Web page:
So after roughly an hour of watching Monopoly chance cards, gathering gyroid stamps, and selling turnips, the game comes to a close. Your happy points are counted up, and because money equals happiness, your bells convert into happy points with the happiest player winning the game.
And well, that pretty much covers the entire board game in Animal Crossing: amiibo Festival. The in-game calendar and its events plus the stalk market are nice aspects, but there’s little to be impressed for beyond that.
No, you’re not going to find a skill based and fast moving game here. But an enjoyable and laid back relaxing experience can be had here if you’re not expecting too much. Just know that you will throw your GamePad when inevitably your crap luck screws you over.
Watch this video below from NintenDaan on Twitter for an example:
— Daan Koopman (@NintenDaan) November 19, 2015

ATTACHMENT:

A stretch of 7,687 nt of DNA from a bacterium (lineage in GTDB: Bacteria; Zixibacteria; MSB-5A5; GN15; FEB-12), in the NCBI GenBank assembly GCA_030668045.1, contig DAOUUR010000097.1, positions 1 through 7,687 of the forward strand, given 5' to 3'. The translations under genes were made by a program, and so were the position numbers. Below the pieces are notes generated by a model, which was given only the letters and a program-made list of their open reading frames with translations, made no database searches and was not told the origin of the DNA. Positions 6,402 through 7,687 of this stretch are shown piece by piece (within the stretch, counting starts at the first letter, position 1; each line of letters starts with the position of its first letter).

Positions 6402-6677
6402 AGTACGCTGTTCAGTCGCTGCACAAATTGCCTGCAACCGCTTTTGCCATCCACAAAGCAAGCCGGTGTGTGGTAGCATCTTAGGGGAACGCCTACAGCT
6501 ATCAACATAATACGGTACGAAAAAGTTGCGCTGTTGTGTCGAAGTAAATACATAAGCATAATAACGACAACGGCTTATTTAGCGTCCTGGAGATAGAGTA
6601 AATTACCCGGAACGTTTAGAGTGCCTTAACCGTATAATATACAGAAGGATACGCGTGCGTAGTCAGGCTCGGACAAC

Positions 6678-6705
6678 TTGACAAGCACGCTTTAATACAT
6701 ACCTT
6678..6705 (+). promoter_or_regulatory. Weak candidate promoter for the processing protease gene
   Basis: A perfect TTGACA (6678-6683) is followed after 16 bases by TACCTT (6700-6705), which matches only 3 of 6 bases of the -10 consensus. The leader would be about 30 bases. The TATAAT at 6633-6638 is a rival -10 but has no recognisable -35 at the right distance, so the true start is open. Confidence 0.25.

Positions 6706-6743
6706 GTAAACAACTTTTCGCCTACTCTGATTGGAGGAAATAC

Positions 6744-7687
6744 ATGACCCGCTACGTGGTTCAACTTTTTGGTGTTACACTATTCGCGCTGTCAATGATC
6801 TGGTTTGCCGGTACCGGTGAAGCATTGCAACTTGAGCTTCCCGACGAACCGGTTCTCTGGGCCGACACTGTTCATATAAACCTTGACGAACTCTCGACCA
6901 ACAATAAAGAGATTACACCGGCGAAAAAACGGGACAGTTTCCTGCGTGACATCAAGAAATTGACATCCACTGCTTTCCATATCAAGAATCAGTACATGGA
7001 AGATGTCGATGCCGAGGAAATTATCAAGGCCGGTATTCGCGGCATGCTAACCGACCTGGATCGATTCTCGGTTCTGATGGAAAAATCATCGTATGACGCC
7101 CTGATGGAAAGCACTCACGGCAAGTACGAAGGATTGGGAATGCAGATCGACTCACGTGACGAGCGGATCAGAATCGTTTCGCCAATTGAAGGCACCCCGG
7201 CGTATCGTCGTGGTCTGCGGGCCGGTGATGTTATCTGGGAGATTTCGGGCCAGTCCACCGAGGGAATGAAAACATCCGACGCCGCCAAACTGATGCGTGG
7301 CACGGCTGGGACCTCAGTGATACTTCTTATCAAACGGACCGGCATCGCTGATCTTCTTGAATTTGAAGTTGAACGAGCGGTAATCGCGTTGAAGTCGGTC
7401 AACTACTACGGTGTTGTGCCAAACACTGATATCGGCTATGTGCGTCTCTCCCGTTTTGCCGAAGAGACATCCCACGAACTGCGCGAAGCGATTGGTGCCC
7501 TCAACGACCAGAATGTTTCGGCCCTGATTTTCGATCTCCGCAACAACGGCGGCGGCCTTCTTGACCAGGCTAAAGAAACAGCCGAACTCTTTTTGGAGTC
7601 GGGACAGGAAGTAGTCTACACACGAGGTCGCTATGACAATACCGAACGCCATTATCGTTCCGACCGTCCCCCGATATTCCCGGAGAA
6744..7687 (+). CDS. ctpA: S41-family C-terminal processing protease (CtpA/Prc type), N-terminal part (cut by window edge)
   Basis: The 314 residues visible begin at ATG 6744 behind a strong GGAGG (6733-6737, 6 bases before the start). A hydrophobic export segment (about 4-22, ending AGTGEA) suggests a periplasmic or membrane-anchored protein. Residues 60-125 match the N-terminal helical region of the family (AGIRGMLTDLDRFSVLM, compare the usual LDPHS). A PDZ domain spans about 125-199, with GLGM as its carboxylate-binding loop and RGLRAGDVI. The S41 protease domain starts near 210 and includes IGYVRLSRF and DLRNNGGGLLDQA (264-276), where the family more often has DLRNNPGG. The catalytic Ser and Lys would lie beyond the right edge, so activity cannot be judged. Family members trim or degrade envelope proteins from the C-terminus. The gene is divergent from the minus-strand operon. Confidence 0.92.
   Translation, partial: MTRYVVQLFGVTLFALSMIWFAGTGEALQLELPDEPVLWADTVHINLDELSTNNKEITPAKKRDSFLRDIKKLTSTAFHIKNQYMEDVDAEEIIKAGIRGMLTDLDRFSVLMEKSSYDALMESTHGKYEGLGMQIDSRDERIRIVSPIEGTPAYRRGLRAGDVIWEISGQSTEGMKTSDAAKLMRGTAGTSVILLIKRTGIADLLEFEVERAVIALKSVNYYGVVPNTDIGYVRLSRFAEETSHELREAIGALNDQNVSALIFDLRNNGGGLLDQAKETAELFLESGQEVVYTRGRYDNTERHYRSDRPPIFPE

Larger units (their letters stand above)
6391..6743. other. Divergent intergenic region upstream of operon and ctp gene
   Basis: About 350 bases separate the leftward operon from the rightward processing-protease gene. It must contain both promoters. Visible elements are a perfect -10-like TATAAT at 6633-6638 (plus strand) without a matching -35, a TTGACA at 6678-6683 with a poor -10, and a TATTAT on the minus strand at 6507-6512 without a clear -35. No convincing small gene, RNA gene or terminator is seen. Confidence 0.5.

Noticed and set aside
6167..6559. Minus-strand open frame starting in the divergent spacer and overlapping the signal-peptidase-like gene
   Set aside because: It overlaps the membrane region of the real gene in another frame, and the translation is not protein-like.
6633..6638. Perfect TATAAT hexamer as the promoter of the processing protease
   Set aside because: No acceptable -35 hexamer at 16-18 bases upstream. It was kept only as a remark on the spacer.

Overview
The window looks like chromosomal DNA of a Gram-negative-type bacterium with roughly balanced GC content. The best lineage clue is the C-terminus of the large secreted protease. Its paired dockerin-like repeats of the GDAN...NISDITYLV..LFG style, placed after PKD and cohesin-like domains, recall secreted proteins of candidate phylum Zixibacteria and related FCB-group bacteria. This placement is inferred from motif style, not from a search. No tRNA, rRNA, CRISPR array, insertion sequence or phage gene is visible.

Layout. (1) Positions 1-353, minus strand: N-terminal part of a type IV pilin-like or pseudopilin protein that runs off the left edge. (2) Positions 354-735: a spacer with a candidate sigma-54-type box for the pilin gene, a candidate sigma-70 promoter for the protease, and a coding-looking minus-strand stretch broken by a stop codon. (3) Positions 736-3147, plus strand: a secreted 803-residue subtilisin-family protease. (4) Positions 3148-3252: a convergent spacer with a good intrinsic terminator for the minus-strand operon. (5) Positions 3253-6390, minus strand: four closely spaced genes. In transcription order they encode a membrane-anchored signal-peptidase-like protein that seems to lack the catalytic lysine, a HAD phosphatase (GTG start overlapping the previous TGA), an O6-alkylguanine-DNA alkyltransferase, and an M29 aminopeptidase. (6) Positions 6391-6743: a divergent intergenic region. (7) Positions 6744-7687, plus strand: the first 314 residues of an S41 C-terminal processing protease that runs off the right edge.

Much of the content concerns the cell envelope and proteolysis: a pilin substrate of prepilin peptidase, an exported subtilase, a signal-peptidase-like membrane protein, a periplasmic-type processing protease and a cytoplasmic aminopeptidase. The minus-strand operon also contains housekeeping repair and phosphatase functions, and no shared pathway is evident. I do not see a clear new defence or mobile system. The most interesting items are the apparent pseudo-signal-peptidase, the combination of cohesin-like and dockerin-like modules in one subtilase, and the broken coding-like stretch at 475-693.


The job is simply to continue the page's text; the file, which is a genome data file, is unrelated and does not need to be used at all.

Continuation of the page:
The best part? It’s a New Year’s Eve event, so it’s coded into the game to occur on the last day, just to make sure you lose.
Sidenote: It is worth noting you can customize the game mode board through public work projects and villager homes later. In-game outfits can unlock for your characters too by saving Happy Points to your amiibo figures. (be warned that it takes a loooooong time to unlock them all…) These features don’t change the game in any big way, but they’re a nice added touch.
Amiibo Card Mini-Games
Although it’s the main highlight of Animal Crossing: amiibo Festival, there is more to this game than just the board game. After playing two rounds, you can begin unlocking another eight mini-games which make use of Animal Crossing amiibo cards.
Since we don’t want to spend too much time explaining each mini-game, we have included videos showing off a full round of gameplay of every game. Make sure to give them a watch!